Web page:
It's never too early...
A Mountain Bikers' Retirement Plan
I've been frequently finding myself at the nexus of two seemingly unrelated but entirely complementary conversations:
1) Local bike shops have always been seasonal businesses and now, with stiff competition from the internet, great service (on the shop floor & wrenching) has never been more important.
2) Riders I know are retiring or being retired, and thinking about what they're going to do when they aren't riding bikes, maintaining trails, and ranting for hours about how much better everything used to be.
Whether it's working weekends on the sales floor four months a year, or turning wrenches part-time, working in the right bike shop can be an awesome gig. And it's a great chance to pass on experience and work ethic to the younger generation in exchange for their best avocado toast recipes. Not to mention blowing their craft-beer-only minds by waxing poetic about the delicious taste of Kootenay True Ale.*
*Coors Banquet, Lucky Lager, Pabst, etc - insert the local best beer on a budget preference.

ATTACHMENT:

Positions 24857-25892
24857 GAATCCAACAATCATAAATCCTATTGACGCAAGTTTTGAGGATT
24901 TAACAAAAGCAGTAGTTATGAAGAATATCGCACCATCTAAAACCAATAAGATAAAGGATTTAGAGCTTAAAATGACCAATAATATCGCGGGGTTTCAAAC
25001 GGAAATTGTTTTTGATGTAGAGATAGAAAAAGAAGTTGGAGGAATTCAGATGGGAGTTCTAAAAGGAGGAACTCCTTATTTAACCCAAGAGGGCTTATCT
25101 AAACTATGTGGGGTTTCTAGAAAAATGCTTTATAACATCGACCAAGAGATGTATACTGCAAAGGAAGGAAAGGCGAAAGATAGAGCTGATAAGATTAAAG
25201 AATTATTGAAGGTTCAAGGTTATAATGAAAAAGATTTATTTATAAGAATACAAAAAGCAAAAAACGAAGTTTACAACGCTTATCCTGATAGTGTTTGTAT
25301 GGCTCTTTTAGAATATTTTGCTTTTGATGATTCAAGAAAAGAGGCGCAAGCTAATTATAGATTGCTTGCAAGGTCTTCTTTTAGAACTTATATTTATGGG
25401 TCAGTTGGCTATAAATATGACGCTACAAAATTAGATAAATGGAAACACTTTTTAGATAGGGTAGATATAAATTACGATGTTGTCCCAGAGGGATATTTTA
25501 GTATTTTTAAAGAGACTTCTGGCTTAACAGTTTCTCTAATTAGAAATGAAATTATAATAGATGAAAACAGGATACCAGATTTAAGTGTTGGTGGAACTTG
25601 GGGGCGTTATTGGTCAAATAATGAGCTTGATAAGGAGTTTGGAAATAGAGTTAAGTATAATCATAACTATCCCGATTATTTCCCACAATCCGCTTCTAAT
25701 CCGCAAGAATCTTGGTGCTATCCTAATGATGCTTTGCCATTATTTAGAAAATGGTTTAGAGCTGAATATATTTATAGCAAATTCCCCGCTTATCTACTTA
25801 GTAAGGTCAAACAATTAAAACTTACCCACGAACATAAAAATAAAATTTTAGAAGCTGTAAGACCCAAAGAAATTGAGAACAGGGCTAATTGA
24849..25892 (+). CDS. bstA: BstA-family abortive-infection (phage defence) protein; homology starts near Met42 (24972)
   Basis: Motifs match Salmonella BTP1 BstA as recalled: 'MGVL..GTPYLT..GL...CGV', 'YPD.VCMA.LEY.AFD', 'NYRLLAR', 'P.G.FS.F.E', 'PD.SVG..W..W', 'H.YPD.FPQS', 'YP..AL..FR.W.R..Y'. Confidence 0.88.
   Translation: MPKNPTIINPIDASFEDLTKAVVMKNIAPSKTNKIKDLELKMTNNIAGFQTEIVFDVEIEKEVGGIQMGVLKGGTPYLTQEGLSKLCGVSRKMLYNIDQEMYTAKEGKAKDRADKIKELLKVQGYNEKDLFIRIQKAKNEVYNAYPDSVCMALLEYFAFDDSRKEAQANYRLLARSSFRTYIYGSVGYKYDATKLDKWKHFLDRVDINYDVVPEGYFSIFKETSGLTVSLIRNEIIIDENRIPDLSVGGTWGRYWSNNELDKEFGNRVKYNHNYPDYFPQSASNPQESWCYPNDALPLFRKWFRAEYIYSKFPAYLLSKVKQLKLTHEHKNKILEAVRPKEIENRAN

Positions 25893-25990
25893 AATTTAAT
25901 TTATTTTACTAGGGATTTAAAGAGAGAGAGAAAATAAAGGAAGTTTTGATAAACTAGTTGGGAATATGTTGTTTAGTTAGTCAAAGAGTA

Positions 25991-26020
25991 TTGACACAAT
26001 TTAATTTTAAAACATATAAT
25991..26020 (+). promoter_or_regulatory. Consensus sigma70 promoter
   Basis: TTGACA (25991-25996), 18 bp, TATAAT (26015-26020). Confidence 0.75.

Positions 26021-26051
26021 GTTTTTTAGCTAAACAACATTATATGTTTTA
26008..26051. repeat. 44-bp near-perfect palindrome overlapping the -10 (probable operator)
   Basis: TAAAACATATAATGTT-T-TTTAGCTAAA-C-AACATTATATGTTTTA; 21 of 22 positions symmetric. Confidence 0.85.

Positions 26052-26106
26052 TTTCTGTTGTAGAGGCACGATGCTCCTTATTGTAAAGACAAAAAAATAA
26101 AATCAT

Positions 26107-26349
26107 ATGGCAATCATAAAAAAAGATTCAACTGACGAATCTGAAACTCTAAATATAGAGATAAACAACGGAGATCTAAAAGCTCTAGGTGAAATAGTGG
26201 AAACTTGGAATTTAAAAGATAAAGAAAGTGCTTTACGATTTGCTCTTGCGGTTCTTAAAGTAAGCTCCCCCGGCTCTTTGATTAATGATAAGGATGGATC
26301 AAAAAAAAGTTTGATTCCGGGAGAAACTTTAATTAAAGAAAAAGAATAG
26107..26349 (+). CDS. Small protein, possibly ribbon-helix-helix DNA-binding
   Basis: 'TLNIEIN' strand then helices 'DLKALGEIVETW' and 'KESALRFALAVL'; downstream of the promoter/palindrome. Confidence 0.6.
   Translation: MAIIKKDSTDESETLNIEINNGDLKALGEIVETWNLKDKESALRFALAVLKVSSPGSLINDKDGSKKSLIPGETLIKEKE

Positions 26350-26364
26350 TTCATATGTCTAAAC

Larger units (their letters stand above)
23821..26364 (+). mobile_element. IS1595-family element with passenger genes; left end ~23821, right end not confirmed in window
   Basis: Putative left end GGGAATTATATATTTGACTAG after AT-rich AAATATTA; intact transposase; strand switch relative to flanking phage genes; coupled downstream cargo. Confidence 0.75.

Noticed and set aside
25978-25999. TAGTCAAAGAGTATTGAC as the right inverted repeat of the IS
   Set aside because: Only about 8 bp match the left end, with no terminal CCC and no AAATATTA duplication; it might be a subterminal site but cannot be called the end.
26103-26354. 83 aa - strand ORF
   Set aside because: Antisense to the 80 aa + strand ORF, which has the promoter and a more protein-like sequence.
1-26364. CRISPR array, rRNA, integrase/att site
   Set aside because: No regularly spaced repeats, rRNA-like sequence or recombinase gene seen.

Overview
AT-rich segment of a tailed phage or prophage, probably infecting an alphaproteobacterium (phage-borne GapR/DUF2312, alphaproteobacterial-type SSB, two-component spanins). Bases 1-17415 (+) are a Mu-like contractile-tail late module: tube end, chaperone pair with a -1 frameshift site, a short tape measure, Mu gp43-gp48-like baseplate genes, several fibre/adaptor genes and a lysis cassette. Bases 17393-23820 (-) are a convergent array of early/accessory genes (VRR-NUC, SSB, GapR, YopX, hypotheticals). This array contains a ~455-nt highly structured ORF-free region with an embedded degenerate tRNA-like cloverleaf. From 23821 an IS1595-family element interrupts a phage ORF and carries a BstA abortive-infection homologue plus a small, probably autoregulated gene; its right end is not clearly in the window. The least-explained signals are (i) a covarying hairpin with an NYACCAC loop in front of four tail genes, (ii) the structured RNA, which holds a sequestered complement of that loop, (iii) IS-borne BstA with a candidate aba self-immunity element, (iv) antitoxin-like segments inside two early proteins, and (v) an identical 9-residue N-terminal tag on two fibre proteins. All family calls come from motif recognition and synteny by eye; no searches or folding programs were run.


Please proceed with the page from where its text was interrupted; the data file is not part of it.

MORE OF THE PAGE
It's not a new idea. For years I dealt with a local guy named Rick Hutchison who worked a few days a week on the floor of his friend's shop in the summer and went South for much of the winter. He made a few bucks, taught the groms at the shop a lot, and disappeared when the fair-weather customers did. Riding, trail building, and working a couple days a week in one of my favourite shops is certainly my retirement dream.
As outrageously complicated as the top-end bikes are getting, there's still no rocket surgery going on. Not to mention that even in the highest end markets the average customer isn't buying a full carbon AXS machine and even then. Like any trade, it's all about the right tools, training, and attitude.
There are very few jobs where everyone interacting is commonly stoked. Buying, selling, fixing; people love bikes. Even part time shops are a bit crazy in the summer but the well run ones can generally turn that into energy that everyone can feed off of and heck, part time staff can always pass that buck up the ladder.
Interested in a fun and rewarding part-time job? The only requirements are a great attitude and love for bicycles. You were a heavy duty mechanic in a past life? Even better. If there's a shop you love to deal with, don't be afraid to start the conversation.